Through hell, high water or Web filters
Excuse me, Congress? You know that bill you’re thinking about passing, the one that would prevent kids from accessing social networking websites like MySpace.com at schools and libraries? Kris Sosa, a junior at West Ottawa High School in Holland, Miss., has something to tell you:
“Anything that youth attaches themselves to, the public gets scared about,” he says. “And with this, just like with anything else -- underage drinking, for example -- youth is going to find a way to get what they want. It’s inevitable. Even if this law passes, even if it goes into effect, there’s going to be a way around it. It’s just a matter of time.”
For the record:
12:00 a.m. June 1, 2006 For The Record
Los Angeles Times Thursday June 01, 2006 Home Edition Main News Part A Page 2 National Desk 1 inches; 39 words Type of Material: Correction
West Ottawa High School: An article Wednesday in Calendar about attempts to limit access to the MySpace website quoted a student from West Ottawa High School and said the school was in Holland, Miss. It is in Holland, Mich.
Sosa is sure that he’ll beat such a prohibition because he and many of his teenage compatriots already have. Like a growing number of schools and libraries nationwide, West Ottawa blocks students from social networking websites. But instead of glumly relinquishing access, Sosa and “a majority of the other kids at my school,” he says, use technological workarounds to access whatever they darn well feel like. When administrators block one route, kids find another.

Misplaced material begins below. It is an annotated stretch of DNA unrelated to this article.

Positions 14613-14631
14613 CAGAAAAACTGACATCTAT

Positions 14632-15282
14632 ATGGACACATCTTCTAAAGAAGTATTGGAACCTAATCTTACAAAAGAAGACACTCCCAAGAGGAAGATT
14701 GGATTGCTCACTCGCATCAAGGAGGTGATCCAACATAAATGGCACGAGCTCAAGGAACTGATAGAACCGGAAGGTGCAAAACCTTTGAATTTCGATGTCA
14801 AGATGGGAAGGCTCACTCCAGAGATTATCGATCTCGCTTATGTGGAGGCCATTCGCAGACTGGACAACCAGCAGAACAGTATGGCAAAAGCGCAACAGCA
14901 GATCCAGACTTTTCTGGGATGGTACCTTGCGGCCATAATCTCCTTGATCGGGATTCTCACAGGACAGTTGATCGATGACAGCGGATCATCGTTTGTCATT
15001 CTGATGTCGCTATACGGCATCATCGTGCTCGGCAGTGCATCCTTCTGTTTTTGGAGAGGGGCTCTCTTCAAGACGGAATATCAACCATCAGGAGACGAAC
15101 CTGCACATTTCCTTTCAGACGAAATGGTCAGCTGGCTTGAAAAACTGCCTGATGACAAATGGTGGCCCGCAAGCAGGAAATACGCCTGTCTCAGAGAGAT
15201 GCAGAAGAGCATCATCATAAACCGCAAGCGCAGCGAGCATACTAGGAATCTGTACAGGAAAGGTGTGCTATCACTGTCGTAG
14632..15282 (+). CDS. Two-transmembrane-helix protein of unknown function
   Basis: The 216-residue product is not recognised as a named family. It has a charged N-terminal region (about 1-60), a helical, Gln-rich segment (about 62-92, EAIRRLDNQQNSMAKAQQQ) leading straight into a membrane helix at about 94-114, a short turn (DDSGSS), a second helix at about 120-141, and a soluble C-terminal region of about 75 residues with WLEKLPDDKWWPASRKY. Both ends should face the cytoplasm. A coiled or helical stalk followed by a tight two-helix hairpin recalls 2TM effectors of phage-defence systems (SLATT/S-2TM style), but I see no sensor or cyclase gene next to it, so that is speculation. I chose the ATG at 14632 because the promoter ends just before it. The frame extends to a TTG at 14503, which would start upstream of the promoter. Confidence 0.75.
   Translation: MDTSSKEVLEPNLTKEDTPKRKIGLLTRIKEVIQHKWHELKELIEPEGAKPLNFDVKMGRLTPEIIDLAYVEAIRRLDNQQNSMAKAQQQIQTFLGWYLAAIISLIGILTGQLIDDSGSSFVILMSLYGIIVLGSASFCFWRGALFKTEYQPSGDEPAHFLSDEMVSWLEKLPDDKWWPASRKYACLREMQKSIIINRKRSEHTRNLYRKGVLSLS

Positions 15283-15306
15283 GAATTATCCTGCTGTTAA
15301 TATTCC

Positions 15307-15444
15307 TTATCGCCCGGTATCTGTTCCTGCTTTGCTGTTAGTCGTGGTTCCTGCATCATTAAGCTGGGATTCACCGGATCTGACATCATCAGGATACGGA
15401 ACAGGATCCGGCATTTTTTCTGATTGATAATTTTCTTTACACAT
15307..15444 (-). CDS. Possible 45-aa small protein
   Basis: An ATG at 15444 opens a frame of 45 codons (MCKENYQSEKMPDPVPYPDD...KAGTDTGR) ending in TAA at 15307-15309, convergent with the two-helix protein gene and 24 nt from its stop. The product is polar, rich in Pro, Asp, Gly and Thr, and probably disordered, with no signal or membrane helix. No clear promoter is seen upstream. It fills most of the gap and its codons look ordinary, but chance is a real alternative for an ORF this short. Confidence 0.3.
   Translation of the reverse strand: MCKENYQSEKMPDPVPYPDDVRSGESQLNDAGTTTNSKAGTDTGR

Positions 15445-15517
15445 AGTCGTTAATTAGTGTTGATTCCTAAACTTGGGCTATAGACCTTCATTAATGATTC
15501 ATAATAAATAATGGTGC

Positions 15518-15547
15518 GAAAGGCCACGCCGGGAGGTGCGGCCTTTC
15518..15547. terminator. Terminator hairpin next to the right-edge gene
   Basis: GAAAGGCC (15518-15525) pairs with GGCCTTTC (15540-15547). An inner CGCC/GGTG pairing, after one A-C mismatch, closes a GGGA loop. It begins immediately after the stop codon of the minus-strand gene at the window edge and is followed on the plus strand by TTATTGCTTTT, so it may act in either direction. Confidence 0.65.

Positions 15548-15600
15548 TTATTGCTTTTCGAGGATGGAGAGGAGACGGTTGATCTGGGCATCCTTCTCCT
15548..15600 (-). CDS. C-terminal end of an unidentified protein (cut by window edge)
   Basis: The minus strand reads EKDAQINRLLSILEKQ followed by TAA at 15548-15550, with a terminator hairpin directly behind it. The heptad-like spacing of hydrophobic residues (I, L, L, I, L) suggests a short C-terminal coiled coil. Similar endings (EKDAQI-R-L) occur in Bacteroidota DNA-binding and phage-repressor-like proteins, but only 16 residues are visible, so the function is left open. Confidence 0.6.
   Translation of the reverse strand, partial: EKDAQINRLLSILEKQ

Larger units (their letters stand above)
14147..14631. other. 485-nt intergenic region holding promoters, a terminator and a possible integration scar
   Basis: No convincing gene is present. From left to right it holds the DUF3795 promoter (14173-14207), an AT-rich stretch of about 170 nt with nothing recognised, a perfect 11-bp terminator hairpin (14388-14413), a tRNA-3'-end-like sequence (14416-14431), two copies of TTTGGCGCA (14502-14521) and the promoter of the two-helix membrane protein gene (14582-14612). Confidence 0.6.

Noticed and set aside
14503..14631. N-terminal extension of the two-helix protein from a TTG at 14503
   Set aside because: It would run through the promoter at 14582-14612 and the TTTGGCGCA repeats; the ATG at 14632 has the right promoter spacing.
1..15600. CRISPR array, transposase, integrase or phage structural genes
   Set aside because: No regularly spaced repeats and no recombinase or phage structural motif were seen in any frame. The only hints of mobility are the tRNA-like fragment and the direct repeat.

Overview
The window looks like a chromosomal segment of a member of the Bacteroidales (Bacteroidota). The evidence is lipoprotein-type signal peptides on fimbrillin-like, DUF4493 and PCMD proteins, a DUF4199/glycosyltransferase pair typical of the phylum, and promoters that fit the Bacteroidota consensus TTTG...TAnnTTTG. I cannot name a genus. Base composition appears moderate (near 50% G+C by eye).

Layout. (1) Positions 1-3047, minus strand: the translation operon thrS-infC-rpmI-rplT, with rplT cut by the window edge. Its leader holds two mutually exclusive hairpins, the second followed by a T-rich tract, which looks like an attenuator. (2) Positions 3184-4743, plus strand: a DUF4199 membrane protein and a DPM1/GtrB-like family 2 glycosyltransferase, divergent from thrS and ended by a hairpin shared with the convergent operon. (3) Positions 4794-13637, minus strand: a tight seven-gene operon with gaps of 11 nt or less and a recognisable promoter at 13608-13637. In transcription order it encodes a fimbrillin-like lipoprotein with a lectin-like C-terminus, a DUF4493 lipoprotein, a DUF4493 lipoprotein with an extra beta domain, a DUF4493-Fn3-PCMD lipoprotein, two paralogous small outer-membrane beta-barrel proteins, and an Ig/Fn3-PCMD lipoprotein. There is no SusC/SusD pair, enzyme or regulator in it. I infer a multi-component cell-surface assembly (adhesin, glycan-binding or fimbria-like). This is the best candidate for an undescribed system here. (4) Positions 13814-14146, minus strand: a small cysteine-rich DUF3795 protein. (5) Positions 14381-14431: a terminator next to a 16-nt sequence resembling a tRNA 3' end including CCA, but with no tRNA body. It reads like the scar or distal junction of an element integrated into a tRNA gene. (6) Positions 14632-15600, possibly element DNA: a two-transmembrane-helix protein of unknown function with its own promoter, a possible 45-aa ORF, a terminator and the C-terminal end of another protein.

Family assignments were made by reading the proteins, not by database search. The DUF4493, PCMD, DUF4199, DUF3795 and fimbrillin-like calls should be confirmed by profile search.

Which suggests that the mess of politicians, teachers, parents and other adults engaged in a feisty debate over the bill recently proposed by Rep. Michael G. Fitzpatrick (R-Pa.), the Deleting Online Predators Act, are perhaps asking the wrong question. It’s not whether lawmakers should bar kids from accessing social networking websites but whether they can.
“There’s no question that kids have become savvier,” says Michele Shannon, senior director of product management for San Diego-based WebSense, a maker of Web filtering software. “If anyone’s going to figure out a way through, it’s them. We try and stay a step ahead.”
In this arms race, Team Youth has an important adult ally. Bennett Haselton, a Seattle-based computer programmer who works on contract with the U.S. government to fight Internet censorship in places like China and Saudi Arabia, spends his free time doing the same thing on American turf. Through his website, Peacefire.org, Haselton provides free access to tools that Saudi Arabian citizens and American students alike use to tunnel through their respective barriers. (Authoritarian governments and school districts often employ the very same filtering software.)
“Historically, teenagers have been much closer to adults than children,” Haselton says. “It’s only in recent decades that the teenage years became classified as an extension of childhood rather than part of adulthood. Just because kids stay in school longer, it doesn’t mean that the natural age of human maturity and responsibility has gone up.”